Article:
Review: iZotope's RX5 Advanced
Issue: January 1, 2016

Review: iZotope's RX5 Advanced


PRODUCT: RX5 Advanced Post Production Suite

PRICE: $1,499. Upgrades: From Advanced RX1-4: $399; From Standard RX1-4: $1,149


- works within media composer (or as standalone)
- makes fixing major audio problems fun
- new instant process tool allows you to visually “paint out” unwanted audio artifacts


Editors are constantly running into audio problems that seem almost impossible to solve in the edit room. Lack of room tone can make frankenbites sound atrocious. Plosives and bad mics force us to find alternate takes. And background sound can ruin good dialogue. In addition, crackles, line noise, reverberation, clicks and pops can all conspire to force us to rely on the post sound mixer or dumping material altogether. 

As a result, we make lots of compromises, big and small. We accept bad audio quality, we reject audio that — but for one problem — would have been great, or we skip VOs, NATSOTs and music that would have made the cut better. 

With RX5 — not any more. When I first heard its predecessor, RX4 demoed at NAB a few years ago, I was thoroughly blown away. I heard loud, background fan noise completely removed from dialogue without affecting the dynamics of the voices.  I heard it synthesize room tone to allow great frankenbiting when no apparent ambiance was recorded. I heard VOs recorded with an awful mike, full of ‘plosives turned to good, usable audio within the Avid editor. It was like magic.


iZoptope has revamped RX4 into the new RX5 Post Production Suite, that includes four different products: Advanced Audio Editor, Final Mix, Loudness Control and Insight (for loudness metering). This is a true toolkit. It will address virtually any audio problem you can think of. RX5 is to audio what Photoshop is to the visual image. In fact, like Photoshop, you actually can “paint out” offending audio problems.

Additionally, it allows full audio finishing, including peak limiting, dynamic EQ, mastering, resampling, signal generation and more. It allows you to get passable audio from run & gun field audio, including bad or marginal mics, noisy locations, bad recordings, etc. 

Because most RX5 filters are integrated into Media Composer’s Audiosuite menu, the operation couldn’t be simpler. Dropping filters onto your problem audio track on Avid’s timeline and clicking the plug-in icon opens up that particular module, giving you access to its many controls. Of course there’s a learning curve, but because of advanced automation in most cases, it’s slight.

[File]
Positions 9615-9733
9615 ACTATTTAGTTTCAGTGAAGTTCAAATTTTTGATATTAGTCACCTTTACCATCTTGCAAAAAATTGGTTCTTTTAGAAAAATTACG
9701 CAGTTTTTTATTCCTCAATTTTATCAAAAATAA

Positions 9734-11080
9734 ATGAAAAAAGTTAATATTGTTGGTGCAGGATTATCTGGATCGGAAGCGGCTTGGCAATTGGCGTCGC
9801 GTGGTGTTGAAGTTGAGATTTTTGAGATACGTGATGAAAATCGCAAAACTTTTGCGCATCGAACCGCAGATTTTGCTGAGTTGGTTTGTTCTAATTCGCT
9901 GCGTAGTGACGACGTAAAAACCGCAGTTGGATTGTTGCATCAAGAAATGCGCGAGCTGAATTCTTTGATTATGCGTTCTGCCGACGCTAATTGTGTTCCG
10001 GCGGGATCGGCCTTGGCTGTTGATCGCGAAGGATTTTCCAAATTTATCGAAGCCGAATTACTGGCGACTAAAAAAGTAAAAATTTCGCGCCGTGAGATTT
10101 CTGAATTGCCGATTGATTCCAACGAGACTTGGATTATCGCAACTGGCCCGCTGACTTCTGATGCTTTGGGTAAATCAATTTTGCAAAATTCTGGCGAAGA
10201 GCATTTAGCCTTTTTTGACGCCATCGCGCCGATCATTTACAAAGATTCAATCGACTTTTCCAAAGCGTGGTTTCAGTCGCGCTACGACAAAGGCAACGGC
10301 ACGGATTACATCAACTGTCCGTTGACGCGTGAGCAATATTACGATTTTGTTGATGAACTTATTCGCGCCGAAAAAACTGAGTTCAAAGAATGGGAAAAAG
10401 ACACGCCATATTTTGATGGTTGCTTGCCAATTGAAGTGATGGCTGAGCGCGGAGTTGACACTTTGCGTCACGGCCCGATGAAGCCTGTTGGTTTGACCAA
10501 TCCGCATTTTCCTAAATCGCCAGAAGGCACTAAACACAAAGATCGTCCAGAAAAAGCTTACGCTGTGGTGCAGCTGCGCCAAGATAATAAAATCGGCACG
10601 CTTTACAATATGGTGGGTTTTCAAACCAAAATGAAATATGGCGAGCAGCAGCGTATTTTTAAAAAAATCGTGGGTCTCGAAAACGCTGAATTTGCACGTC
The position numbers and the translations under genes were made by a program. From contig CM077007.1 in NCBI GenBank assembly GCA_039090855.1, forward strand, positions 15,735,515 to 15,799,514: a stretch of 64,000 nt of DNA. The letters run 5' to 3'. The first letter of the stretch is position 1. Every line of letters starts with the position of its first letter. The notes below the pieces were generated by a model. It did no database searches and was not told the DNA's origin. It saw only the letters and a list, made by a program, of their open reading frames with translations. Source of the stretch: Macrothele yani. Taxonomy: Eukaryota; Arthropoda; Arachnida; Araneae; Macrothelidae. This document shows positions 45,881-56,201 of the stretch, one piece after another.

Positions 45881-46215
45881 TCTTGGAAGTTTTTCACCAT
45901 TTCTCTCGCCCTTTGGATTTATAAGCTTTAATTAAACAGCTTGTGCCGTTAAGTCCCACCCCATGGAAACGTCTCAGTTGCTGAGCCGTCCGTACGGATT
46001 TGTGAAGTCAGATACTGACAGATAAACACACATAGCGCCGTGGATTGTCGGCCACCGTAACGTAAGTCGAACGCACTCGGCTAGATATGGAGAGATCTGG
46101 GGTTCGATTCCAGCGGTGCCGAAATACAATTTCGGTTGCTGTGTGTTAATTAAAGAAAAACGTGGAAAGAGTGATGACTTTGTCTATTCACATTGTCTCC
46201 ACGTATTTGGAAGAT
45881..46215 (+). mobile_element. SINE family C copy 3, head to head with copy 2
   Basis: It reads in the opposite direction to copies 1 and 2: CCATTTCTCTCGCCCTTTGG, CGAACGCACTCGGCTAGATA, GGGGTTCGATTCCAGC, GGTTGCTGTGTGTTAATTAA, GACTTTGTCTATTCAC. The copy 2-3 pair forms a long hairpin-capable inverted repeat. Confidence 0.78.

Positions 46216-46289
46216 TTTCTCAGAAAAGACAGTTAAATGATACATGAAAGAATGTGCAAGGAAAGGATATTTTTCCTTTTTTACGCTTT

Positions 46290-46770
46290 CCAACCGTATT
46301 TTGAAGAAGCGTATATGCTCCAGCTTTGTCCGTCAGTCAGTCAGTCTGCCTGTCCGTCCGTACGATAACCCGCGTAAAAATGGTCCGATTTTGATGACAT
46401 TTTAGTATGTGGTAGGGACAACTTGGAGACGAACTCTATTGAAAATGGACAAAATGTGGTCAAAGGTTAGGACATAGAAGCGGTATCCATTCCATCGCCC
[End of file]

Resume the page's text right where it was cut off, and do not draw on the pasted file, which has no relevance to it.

Ambience Match lets you sample and synthesize room tone to make frankenbiting almost flawless. De-Click, De-Clip and De-Crackle removes impulse noise from bad transfers, overmodulation from oversaturated magnetic tape, digital artifacts, cell phone and other interference. De-Hum removes hum and other line noise automatically. De-Noise is one of the coolest modules, almost supernatural in its ability to eliminate background noise, like street traffic. De-Reverb removes reverberation. Dialogue De-Noise specifically targets noise in the voice’s frequency range.

These tools almost all have some degree of automation, making the learning curve easier, and all have a number of additional controls, allowing you to fine tune all aspects of audio processing.
Not all of RX5’s power is operational within Media Composer, but dropping the RX Connect icon clip onto an audio track will automatically roundtrip that clip into the standalone app for processing, then easily return it back to Media Composer processed.


EQ Match will allow you to automatically match within reason, various mismatched mics to each other. Obviously this not cure-all for bad mics, but it helps. Leveller will automatically match levels on your selected clips, applying various compression and makeup gain in a well thought-out algorithm to prevent pumping and artifacts. Time & Pitch provide additional alternatives outside Avid’s native choices to control those parameters. 

Arguably, the most impressive tool is Spectral Repair. (I have no doubt iZotope engineering employed Merlin the Wizard to come up with this one.) With this tool, and using RX5’s informative audio spectrogram display as a guide, you lasso an area of problem sound (ie: bells in the background, dogs barking or an airplane engine) and the app will remove that sound completely. You have to hear this to believe it. 

If you’re an editor that likes playing with visual effects filters, I think you’ll love working with this.

There are many, many more features built into the RX5 standalone app, too numerous to explain here.


The most impressive thing about RX5 was not just its sheer power, but it’s simplicity of use. It actually made fixing audio problems fun. And that says a lot.

Jonathan Moser is a staff editor at Jupiter Entertainment. You can reach him at